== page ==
I love how she focused on STATES when it came to WORLD war I.....Jesus, wow she needs to just ...... I dont know, I'm kinda sad.


EDIT

Holy jumping god of all things unholy, she called germany and great britain STATES.......WOW!!!
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fkalich
post Jun 9 2008, 06:57 AM
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QUOTE (kahall @ Jun 8 2008, 10:35 PM) *
Good grief! If you do not know the answer just say so and we can move on. I doubt I could have given many details about WWI when I was a teen, but I would not have gotten it mixed up with The Civil War.
Jay Leno sometimes asks serious history questions on his Jay walking segment and it is embarrassing.


I assume most that hang around here have intellectual curiosity, that makes sense. Face it, this site kicks you in the face that being good at guitar is in the direction of being good at concert violin.

WWI is tough, because most the battles are so big and long, and most have French very non-Anglo names. Heck, I don't think the first and last German campaigns even had names. That video I referenced is quite good, if you are interested. That guy has the whose series. You pick up some interesting things, and covers events in the east, often overlooked elsewhere.
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Moon Boots
post Jun 9 2008, 08:14 AM
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England and Germany states of America? blink.gif


Videos like this make me wonder why people like my grandad fought for this generation sad.gif

This post has been edited by Moon Boots: Jun 9 2008, 08:14 AM


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Saoirse O'Shea
post Jun 9 2008, 09:04 AM
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Thanks fkalich - this btw is not a problem only of the US public education system.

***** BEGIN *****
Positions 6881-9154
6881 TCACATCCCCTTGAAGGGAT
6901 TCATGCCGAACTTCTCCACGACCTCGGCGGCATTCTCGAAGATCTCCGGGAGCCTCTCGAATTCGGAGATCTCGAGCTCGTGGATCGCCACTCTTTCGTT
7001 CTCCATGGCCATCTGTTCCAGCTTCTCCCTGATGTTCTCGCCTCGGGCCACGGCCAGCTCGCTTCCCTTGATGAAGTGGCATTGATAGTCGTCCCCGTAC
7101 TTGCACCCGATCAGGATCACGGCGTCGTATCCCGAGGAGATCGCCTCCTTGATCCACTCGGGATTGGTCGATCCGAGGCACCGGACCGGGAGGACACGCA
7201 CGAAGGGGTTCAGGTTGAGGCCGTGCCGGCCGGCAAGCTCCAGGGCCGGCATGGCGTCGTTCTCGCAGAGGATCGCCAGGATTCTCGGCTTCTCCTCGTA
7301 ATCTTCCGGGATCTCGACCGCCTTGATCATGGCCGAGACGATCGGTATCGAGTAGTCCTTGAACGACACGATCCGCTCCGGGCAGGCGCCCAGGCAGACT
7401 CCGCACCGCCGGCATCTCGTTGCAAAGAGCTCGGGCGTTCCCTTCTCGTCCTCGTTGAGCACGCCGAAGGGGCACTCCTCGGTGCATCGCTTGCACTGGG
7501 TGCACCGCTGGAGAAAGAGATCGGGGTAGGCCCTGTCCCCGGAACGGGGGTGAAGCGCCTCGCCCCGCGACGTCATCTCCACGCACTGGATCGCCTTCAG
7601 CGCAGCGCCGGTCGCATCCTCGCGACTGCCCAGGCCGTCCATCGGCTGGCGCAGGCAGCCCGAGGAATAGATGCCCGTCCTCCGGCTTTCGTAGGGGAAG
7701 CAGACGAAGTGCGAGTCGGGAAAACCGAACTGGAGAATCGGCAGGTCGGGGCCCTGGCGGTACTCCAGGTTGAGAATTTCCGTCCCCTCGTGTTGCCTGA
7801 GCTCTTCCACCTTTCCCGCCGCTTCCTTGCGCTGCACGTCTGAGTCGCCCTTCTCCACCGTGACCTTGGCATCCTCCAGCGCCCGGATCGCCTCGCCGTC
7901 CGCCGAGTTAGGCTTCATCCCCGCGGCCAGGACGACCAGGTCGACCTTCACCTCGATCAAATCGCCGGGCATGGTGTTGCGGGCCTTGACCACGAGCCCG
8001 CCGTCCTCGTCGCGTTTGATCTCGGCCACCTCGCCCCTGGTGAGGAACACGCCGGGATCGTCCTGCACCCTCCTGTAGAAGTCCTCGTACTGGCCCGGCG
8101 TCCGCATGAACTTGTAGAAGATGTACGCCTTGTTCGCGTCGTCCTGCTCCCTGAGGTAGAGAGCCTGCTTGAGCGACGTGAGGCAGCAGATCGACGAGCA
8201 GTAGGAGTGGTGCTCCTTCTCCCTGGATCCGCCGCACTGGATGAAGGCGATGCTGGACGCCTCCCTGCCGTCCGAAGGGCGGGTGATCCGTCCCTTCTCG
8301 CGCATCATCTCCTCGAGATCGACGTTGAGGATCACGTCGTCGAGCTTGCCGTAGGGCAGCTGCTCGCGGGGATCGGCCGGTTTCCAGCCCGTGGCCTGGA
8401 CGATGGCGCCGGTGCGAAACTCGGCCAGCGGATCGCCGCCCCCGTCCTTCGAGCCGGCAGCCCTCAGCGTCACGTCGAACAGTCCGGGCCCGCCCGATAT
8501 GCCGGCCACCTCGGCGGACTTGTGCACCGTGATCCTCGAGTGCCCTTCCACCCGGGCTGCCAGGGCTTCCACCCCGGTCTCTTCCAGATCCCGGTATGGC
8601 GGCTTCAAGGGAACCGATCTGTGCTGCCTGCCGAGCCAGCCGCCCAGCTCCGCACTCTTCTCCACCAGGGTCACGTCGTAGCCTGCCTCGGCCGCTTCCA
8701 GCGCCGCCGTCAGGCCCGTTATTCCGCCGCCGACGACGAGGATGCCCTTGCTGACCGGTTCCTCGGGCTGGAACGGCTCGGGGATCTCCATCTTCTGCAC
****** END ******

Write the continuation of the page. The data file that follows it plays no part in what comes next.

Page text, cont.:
I did rather like her idea that there was a 'whole bunch of democracy'. I kind of wish that there was the same now a days. Anyway, her grasp on geography and history seems in line with the previous Prime Minister -old TB seemed to think that England was a US State as well rolleyes.gif

Seriously though - it is scary how she concatenates the American Civil War and WWI and seems blissfully unaware of a distinction between a country and a state. I can understand her not knowing specifics about WWI but her confusion on these others blink.gif .

I wonder how many students get their understanding of history from Hollywood films though? I ask because as a University lecturer it is shocking how many UK post-graduate students admit proudly to not reading books. They prefer to watch films as it's more entertaining - and indeed expect a lecture/seminar to entertain rather than educate them. History is reduced to a series of sound bites and scenes and so, to paraphrase Baudrillard, 'WWI never happened' because for them it is only entertaining celluloid images on a screen. For them WWI is, at best, what they saw in the film 'Gallipoli': surface without depth.

Sad really, very sad. To quote the philosopher Satayana ('Life of reason', 1905), 'When change is absolute there remains no being to improve and no direction is set for possible improvement: and when experience is not retained, as among savages, infancy is perpetual. Those who cannot remember the past are condemned to repeat it. In the first stage of life the mind is frivolous and easily distracted, it misses progress by failing in consecutiveness and persistence. This is the condition of children and barbarians, in which instinct has learned nothing from experience.'